materials are sought. Fennie’s work has had such an impact that
he was prestigiously bestowed the so-called “genius award”
from the MacArthur Foundation. The foundation cited his
research that correctly predicted ferroelectric and ferromagnetic
characteristics of several previously unexplored metal
oxides, including that of europium titanate—a ferroelectric-ferromagnetic material synthesized by Schlom to display
electrical properties 1,000 times better than the previously best-known material of its kind.
Coincidentally, it was the same year Fennie was given the
MacArthur Award that he theorized the strontium titanium
oxide for Schlom. It was at that point Schlom used a method
known as molecular-beam epitaxy to stack atomic layers of the
material according to Fennie’s blueprint. The new material was
synthesized with layers of strontium titanate separated by a
mono-layer of strontium oxide. The interface of these layers is
what gives the material its ability to record high frequencies,
enabling cellphones to have greater bandwidth, less interference
and fewer dropped calls.
“It is clear that we have discovered a killer material,”
Schlom told the Cornell Chronicle after the study was first
published, “but it is likely that even better tunable dielectrics
can be found using our approach.”
Not every university can take that approach, however,
because not every university has access to molecular-beam
epitaxy or facilities for characterization. PARADIM’s aim is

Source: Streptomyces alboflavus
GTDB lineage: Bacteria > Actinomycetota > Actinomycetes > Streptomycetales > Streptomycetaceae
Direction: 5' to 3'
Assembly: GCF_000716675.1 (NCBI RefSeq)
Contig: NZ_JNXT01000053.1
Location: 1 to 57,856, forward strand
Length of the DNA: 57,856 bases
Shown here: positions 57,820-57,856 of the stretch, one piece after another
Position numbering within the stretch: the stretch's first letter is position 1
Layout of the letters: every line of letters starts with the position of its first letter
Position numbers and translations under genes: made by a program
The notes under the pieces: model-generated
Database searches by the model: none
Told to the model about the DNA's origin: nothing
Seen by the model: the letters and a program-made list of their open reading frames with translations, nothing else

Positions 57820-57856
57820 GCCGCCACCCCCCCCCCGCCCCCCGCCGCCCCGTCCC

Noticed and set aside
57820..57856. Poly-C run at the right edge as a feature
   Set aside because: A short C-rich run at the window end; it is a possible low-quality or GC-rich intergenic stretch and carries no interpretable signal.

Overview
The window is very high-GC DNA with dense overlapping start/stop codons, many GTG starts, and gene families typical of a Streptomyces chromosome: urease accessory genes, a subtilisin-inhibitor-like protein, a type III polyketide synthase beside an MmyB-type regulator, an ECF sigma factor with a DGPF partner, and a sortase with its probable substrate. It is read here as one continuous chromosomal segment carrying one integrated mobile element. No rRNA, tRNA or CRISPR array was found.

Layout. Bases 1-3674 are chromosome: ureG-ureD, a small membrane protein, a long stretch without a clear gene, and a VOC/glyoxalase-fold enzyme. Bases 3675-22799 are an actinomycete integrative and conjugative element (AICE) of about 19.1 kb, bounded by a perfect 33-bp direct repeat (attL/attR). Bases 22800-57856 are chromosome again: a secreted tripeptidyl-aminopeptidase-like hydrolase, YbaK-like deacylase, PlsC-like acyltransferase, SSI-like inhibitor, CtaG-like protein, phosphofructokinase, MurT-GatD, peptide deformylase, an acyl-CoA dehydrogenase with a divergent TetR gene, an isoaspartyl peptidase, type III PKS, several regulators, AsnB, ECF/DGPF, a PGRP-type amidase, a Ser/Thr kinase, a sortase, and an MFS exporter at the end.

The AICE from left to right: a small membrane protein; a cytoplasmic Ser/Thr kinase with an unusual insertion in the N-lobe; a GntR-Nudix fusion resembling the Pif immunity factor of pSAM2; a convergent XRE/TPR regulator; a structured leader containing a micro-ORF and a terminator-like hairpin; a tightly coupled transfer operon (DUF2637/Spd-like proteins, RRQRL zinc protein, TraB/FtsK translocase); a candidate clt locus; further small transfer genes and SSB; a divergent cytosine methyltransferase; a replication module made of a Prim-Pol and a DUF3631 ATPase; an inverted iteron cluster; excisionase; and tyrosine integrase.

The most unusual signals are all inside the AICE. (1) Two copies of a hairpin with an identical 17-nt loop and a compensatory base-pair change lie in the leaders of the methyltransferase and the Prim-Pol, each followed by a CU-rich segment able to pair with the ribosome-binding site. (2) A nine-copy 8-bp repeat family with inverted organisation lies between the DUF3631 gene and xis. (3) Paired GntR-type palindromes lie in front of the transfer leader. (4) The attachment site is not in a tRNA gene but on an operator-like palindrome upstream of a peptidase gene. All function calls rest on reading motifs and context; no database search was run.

to change that, empowering engineers with a platform to
theorize, synthesis and characterize a material. That theory-
to-characterization cycle is what Schlom and colleagues have
been doing with great success, and now they’re changing the
paradigm for others.
David Muller, professor of applied and engineering physics, points to an image from an electron microscope.
hile some Cornell engineers are focused on new
materials, others are thinking about established
materials in new ways.
Gallium nitride—a semiconductor with a wide
energy bandgap—has been a recent focus of the electronics
community, and for a good reason. When considering options
for a material that could improve electronics beyond what
silicon can offer, gallium nitride fits the bill. Its properties allow
it to operate quickly within a circuit, accommodating relatively
large amounts of electricity and operating at high temperatures.
“The challenge with silicon-based electronics is that if you
want to support a reasonably large voltage, the entire circuit
has to be slow, which means you have to use large, passive
capacitors and inductors,” said Huili Grace Xing, the Richard
Lunquist Sesquicentennial Professor of Electrical and Computer
Engineering, and of materials science and engineering.
And it’s not just consumer electronics such as cellphones
and computers that could benefit from gallium nitride’s unique
properties. Dwindling fossil fuels along with climate change
have intensified efforts to improve alternative energy devices
such as electric motors, smart grids and solar cells—all devices
where the inefficiency of silicon has left room for improvement.
But gallium nitride has a tendency for defects that, for
some applications, make it unreliable. Xing has been working
to improve the semiconductor’s properties, and in 2015, she
and Debdeep Jena, also a professor within the same two
departments, published a study demonstrating a gallium
nitride power diode—a circuit component used to regulate the
flow of electricity.